There are some lab studies suggesting that Irish moss has anti-tumor effects that are due to its algal polysaccharide content. Researchers don’t have definitive answers about why this occurs in lab trials, but they indicate that it may be due to polysaccharide’s ability to enhance the body’s immunity and improve its antioxidant activity.
6. Rich in Iodine
A study published in the Journal of Medicinal Foodfound that iodine in C. crispus is high and bioavailable. Both low and high iodine intake levels can increase the risk of disease, so it’s important to consume the right amount.
Iodine-rich foods support thyroid function, healthy metabolism and brain health. Your thyroid, for instance, must have high enough iodine levels to make thyroxine, a key hormone that works to regulate important, everyday biochemical reactions.
Thyroid disorders that may arise from low-iodine levels can lead to symptoms like sluggish appetite, heart issues, mood changes, weight fluctuations and appetite changes.
7. May Boost Skin Health
Sea moss is used in skin care products because of its antimicrobial and anti-inflammatory properties. It’s also rich in nutrients like omega-3 fatty acids, vitamin A and magnesium.
Using sea moss topically may help hydrate and soothe your skin, while fighting damage and infections. There isn’t any scientific research on the benefits of Irish moss for skin, but its vitamin and mineral content alone is promising for promoting healthy aging.
Related: Bladderwrack Benefits for Thyroid Health, Digestion & More
How to Use
You can find sea moss in raw, dried or gel form. It’s also available as a powder or capsule, and it’s used as an ingredient in some skin care products.
You may have a hard time finding sea moss at your local grocery store, so purchasing it from a reputable company online is another option.
Irish moss is pretty much flavorless, so it can easily be added to smoothie, juice and soup recipes. Remember that it works as a thickener, so it also works well in sauces and even baked goods.
Like algae, you have the option to supplement with sea moss pills and sea moss powder. However, keep in mind that the science on humans is lacking, so check with your health care provider first. This is especially true if you have hypothyroidism.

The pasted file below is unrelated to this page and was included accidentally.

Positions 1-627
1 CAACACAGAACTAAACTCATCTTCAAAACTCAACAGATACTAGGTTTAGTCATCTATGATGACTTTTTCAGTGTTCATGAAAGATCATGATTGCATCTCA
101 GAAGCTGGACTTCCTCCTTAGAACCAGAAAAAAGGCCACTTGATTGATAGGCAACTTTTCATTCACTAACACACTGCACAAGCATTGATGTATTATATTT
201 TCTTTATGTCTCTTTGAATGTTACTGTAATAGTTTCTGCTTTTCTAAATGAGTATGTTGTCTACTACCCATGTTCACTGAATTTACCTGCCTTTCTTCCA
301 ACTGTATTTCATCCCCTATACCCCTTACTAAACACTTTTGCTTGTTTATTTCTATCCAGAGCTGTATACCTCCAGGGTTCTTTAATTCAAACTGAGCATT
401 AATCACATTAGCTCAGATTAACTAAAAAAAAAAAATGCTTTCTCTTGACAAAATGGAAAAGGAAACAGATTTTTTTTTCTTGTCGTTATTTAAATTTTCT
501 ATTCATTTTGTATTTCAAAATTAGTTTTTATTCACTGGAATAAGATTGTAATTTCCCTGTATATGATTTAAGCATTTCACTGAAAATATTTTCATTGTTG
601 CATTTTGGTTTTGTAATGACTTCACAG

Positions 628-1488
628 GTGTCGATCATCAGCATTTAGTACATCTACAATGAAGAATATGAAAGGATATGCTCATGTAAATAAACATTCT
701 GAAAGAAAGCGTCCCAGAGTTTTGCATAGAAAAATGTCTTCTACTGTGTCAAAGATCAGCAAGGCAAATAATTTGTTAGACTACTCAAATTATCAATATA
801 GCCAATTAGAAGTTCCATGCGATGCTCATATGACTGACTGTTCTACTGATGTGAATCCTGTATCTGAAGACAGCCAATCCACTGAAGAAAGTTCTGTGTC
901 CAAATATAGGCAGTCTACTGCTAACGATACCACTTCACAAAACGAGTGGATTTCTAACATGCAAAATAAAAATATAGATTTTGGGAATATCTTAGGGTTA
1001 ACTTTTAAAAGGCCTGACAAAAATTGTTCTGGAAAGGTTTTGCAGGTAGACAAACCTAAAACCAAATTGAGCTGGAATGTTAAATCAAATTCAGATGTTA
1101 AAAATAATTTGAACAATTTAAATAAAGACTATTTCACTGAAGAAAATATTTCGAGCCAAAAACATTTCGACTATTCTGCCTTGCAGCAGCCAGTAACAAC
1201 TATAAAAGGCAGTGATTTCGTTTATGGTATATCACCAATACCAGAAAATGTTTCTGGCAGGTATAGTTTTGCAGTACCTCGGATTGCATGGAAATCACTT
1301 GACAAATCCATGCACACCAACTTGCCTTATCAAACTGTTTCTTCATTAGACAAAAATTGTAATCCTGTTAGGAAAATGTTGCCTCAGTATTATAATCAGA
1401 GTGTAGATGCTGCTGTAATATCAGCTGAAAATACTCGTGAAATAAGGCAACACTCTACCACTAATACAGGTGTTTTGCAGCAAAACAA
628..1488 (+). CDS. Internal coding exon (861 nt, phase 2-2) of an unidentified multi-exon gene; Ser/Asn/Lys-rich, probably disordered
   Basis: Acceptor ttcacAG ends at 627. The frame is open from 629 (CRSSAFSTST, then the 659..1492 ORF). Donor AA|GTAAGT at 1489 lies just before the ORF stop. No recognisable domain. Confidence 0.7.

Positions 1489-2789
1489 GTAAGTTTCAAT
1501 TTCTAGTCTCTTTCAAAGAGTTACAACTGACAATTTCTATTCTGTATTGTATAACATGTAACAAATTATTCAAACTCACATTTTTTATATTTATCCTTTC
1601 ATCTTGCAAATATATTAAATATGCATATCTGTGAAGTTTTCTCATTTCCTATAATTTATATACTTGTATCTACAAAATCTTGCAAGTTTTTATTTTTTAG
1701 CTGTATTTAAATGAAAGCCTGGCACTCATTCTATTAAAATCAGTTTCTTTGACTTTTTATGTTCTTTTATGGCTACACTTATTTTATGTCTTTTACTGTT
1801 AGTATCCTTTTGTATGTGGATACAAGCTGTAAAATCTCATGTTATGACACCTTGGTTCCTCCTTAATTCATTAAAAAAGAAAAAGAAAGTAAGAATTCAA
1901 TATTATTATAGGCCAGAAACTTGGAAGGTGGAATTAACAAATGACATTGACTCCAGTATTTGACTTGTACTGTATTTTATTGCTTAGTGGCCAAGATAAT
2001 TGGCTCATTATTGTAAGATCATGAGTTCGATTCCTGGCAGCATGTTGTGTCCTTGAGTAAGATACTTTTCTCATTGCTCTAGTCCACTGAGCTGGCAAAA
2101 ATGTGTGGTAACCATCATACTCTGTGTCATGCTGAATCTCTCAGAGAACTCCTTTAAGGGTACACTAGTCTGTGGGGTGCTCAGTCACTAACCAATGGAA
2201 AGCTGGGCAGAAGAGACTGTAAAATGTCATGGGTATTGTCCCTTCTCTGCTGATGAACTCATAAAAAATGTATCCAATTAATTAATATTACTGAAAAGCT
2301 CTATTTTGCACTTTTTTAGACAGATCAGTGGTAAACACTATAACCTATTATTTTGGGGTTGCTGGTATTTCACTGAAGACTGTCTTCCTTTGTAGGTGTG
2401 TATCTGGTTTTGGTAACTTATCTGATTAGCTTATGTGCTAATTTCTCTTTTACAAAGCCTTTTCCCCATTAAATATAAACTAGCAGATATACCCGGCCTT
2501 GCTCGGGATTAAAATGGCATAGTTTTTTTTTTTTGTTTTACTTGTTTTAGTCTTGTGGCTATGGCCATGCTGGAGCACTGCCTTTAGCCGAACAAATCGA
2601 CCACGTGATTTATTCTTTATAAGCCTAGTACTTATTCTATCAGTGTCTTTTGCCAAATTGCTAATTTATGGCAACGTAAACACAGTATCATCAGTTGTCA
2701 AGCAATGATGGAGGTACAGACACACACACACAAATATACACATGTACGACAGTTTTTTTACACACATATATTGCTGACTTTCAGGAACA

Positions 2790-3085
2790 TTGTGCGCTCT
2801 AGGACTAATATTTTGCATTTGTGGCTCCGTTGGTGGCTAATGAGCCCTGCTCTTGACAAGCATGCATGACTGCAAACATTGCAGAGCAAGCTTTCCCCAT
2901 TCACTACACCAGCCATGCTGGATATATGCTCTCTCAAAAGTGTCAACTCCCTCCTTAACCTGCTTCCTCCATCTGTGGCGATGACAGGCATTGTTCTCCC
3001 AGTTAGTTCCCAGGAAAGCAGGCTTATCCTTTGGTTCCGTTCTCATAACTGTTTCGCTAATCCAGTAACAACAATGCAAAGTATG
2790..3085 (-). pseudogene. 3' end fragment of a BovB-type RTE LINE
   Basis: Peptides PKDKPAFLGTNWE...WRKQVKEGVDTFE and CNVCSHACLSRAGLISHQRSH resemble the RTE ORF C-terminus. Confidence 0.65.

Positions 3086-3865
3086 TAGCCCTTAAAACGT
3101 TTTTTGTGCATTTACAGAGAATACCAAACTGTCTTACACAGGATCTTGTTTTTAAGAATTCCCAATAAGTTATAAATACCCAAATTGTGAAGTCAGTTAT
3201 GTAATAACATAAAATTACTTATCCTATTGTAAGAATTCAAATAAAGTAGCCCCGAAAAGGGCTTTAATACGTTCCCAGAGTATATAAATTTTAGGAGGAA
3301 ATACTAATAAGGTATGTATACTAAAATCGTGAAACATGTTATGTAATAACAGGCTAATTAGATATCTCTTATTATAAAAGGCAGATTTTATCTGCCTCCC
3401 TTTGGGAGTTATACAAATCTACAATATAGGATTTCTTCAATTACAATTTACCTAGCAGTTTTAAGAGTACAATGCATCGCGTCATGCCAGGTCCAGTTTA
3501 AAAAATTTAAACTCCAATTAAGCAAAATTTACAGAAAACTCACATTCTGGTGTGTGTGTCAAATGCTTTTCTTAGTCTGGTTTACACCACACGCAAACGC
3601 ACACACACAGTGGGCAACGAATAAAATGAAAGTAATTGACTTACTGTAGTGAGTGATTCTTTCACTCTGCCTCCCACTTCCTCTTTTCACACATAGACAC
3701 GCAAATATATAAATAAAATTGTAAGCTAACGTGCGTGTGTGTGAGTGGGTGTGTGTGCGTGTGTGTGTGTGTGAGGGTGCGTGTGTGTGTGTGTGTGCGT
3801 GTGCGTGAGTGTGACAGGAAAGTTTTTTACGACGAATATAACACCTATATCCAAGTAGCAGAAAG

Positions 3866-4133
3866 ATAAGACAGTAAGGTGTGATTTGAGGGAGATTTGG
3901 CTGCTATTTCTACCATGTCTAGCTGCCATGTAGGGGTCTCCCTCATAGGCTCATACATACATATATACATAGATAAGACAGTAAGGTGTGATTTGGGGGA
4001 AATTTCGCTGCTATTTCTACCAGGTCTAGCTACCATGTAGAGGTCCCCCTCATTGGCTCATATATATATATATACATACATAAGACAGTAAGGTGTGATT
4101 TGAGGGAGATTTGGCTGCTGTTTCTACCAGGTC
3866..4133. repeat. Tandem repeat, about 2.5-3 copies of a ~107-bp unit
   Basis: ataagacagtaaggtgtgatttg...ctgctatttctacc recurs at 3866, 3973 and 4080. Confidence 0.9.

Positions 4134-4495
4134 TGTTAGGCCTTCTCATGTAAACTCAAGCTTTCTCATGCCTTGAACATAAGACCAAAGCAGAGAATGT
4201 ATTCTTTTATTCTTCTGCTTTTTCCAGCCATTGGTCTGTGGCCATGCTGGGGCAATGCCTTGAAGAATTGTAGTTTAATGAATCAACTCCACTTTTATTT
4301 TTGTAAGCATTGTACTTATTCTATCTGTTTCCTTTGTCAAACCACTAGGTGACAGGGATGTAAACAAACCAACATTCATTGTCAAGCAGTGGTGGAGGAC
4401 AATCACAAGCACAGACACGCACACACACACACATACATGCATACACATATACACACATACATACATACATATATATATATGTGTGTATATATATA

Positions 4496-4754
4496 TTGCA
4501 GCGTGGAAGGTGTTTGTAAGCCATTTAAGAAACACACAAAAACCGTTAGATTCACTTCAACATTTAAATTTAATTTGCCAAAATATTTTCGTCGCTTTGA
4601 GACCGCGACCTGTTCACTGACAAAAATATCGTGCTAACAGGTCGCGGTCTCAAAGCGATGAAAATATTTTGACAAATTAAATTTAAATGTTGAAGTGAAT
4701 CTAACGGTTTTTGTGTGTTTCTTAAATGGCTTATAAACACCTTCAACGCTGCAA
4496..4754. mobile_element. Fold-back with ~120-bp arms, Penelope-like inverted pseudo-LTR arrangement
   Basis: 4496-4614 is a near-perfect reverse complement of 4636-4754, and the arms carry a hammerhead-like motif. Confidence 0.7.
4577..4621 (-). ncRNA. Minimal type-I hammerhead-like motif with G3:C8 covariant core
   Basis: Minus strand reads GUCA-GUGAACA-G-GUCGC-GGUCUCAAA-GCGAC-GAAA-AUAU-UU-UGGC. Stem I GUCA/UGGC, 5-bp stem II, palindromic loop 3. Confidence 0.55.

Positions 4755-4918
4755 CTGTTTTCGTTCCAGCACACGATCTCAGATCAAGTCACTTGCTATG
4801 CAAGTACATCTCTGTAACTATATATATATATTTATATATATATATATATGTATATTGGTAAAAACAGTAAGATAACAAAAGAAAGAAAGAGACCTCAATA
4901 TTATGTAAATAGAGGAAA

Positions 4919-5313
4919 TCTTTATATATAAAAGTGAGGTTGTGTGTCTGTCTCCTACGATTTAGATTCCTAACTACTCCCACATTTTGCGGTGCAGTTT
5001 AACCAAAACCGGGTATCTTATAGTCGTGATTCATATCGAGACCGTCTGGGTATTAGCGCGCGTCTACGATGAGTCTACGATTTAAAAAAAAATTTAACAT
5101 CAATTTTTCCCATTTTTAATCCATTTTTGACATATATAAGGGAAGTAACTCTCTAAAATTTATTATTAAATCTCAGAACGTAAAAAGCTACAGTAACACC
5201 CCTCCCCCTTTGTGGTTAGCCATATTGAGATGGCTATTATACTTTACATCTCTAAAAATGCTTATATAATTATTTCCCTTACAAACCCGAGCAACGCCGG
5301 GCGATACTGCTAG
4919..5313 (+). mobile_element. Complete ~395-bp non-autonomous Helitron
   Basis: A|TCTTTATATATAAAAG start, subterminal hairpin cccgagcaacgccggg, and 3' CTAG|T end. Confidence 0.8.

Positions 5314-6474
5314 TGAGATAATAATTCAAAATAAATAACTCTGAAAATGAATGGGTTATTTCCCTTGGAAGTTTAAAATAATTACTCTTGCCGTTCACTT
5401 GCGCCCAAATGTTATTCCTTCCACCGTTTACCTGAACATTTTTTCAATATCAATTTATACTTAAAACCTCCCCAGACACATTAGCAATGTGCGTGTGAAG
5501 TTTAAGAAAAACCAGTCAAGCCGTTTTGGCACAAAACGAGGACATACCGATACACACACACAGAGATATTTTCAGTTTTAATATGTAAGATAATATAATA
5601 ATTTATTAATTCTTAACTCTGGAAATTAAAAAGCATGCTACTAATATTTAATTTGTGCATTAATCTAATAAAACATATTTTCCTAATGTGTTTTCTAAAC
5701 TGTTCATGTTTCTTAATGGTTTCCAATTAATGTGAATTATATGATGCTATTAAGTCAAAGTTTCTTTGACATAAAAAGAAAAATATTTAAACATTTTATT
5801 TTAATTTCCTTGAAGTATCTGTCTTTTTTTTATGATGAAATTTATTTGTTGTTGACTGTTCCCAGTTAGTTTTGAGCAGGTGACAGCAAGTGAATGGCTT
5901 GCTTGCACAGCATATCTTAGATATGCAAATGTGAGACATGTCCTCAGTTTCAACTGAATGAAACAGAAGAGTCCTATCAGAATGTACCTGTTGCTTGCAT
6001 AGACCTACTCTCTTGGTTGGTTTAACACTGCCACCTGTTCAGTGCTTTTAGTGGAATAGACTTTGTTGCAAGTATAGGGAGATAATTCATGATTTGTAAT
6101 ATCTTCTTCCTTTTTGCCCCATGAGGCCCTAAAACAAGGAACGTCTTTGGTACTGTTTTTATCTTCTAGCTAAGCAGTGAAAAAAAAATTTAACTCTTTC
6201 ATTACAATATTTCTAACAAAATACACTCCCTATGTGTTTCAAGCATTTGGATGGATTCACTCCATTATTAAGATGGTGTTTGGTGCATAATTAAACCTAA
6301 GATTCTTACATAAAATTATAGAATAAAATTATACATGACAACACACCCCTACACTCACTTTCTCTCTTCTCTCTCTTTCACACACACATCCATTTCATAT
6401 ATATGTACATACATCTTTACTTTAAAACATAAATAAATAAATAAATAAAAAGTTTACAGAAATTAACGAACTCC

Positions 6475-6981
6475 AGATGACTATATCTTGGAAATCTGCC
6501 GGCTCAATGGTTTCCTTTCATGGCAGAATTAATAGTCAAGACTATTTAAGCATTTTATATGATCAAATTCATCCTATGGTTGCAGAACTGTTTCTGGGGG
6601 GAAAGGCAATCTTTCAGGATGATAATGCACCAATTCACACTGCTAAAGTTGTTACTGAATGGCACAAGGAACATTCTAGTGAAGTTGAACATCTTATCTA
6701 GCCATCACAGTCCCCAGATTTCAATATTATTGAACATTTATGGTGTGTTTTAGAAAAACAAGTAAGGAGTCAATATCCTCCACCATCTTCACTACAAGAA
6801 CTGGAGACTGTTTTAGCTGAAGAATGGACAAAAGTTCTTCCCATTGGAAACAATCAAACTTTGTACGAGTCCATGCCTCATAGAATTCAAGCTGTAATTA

Risks and Side Effects
When consumed in normal amounts, sea moss is generally safe and may have health benefits. Excessive consumption of Irish moss, however, can mean that you’re ingesting too much iodine.
Too much iodine can cause thyroid disorders, so you need to be careful not to take in too much of the nutrient. If you have Hashimoto’s, thyroiditis or other issues related to hypothyroidism, speak to your doctor about limiting iodine foods.
- Sea moss, or Irish moss, is a red seaweed that was originally harvested from rocks along the North Atlantic Coast.
- For thousands of years, sea moss has been used to boost immune function and aid digestion. Today, it’s cultivated in many countries for its potential health benefits.
- There aren’t many studies involving Irish moss on humans, but lab and animal studies suggest that it may help boost brain function, aid digestion, promote thyroid health and support immune function.
Our sea moss gel is organic and wild crafted from the coast of St. Lucia. Our gold premium is blended with spring water, that is it! Sea moss is one of the most powerful plants and highest mineral dense superfoods on the entire planet. It contains 92 out of the 102 minerals that our body needs. It also contains anti bacterial & anti viral properties. Additionally, it promotes a healthy thyroid, improves metabolism, promotes great digestion, eliminates excessive mucus in the body, supports the immune system, and increases energy.
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Quantity: One 12oz jar of premium gold sea moss gel
The statement has not been evaluated by the Food and Drugs Administration. This product is not intended to treat, diagnose, cure or prevent any disease.